What Bill W. and Dr. Bob went through to stay sober

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Greywolf
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What Bill W. and Dr. Bob went through to stay sober

Post by Greywolf » Tue Jul 03, 2018 10:51 am

My respect for Bill W. comes from what he endured sober and did not find it necessary to drink. It's not in the BB because his bad times mostly occurred after it was published. It's too bad more is not allowed to be said about what Bill went through without drinking. That is truly inspirational.

I just read in Dr. Bob's story that he endured 2 and a half years of craving before that subsided. He's not just a co-founder, to me he's a hero -- an ordinary man with an extraordinary commitment. Imagine every day experiencing cravings yet doing whatever he could to help another drunk achieve sobriety. And without charging a single one of them for his assistance.

I sometimes wonder what the BB would sound like if the roles were reversed -- Bill helping other drunks and Dr. Bob writing the BB. With Dr. Bob pleading with Bill to "keep it simple" I don't think it would be quite as long.
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PaigeB
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Re: What Bill W. and Dr. Bob went through to stay sober

Post by PaigeB » Tue Jul 03, 2018 11:25 am

My sponsor gave this to me early in sobriety:
This is the substance of a revealing letter which Bill Wilson wrote several years ago to a close friend who also had troubles with depression. The letter appeared in the "Grapevine" January, 1953.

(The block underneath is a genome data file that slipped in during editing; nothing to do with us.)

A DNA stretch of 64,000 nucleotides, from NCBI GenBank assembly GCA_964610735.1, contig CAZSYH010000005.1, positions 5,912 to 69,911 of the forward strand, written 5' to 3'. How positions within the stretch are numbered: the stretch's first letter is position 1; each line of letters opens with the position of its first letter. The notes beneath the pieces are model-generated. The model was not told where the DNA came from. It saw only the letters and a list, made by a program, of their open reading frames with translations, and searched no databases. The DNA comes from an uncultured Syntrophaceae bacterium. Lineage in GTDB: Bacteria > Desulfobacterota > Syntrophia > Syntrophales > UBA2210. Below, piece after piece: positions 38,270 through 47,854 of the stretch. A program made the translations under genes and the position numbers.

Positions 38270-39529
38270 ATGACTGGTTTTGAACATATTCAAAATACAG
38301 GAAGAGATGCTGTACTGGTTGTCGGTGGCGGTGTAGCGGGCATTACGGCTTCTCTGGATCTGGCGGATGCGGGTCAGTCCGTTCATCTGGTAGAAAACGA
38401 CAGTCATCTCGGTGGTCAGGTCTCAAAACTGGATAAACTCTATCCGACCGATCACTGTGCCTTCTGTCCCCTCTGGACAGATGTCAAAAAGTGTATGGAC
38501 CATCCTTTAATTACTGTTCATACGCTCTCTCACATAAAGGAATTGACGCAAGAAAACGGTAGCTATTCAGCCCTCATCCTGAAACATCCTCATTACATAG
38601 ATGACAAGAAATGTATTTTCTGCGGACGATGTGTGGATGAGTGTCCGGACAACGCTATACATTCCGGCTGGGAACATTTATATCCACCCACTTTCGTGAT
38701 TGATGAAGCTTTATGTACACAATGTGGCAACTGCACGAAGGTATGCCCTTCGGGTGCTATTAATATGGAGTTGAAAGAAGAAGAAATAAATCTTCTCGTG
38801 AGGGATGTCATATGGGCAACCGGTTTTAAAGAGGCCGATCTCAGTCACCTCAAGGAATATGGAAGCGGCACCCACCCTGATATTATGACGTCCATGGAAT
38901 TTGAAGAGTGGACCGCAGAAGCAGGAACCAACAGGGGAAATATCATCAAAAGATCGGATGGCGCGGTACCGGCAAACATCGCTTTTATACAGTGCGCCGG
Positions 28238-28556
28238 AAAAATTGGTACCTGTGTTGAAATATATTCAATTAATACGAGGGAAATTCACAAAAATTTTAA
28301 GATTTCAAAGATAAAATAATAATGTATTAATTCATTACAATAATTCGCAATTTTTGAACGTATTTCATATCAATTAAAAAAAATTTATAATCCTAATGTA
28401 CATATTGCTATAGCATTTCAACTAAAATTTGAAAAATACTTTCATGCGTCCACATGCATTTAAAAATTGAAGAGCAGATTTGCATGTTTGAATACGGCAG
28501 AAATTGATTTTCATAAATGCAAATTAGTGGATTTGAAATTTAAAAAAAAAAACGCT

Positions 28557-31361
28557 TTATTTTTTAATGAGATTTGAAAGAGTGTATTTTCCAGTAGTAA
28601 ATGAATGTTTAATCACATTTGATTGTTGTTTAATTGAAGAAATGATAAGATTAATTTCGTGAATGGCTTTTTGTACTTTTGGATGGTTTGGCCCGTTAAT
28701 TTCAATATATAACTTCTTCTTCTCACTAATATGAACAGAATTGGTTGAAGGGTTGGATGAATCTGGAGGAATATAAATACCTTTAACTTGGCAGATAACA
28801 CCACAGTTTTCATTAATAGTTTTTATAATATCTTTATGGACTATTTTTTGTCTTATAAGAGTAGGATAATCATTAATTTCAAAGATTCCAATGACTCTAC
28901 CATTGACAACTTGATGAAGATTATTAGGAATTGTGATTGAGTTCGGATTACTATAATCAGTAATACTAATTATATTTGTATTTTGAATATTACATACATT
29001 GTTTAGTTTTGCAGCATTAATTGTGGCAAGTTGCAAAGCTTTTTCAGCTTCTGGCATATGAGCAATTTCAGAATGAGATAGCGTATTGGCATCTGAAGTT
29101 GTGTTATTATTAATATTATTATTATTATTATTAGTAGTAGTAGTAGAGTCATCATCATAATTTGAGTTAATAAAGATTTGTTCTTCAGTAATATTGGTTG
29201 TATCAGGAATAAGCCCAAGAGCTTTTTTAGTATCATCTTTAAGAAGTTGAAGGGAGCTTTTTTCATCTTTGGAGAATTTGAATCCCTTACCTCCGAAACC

EMOTIONAL SOBRIETY
"I think that many oldsters who have put our AA "booze cure" to severe but successful tests still find they often lack emotional sobriety. Perhaps they will be the spearhead for the next major development in AA, the development of much more real maturity and balance (which is to say, humility) in our relations with ourselves, with our fellows, and with God.

Those adolescent urges that so many of us have for top approval, perfect security, and perfect romance, urges quite appropriate to age seventeen, prove to be an impossible way of life when we are at age forty-seven and fifty-seven.

Since AA began, I've taken immense wallops in all these areas because of my failure to grow up emotionally and spiritually. My God, how painful it is to keep demanding the impossible, and how very painful to discover, finally, that all along we have had the cart before the horse. Then comes the final agony of seeing how awfully wrong we have been, but still finding ourselves unable to get off the emotional merry-go-round.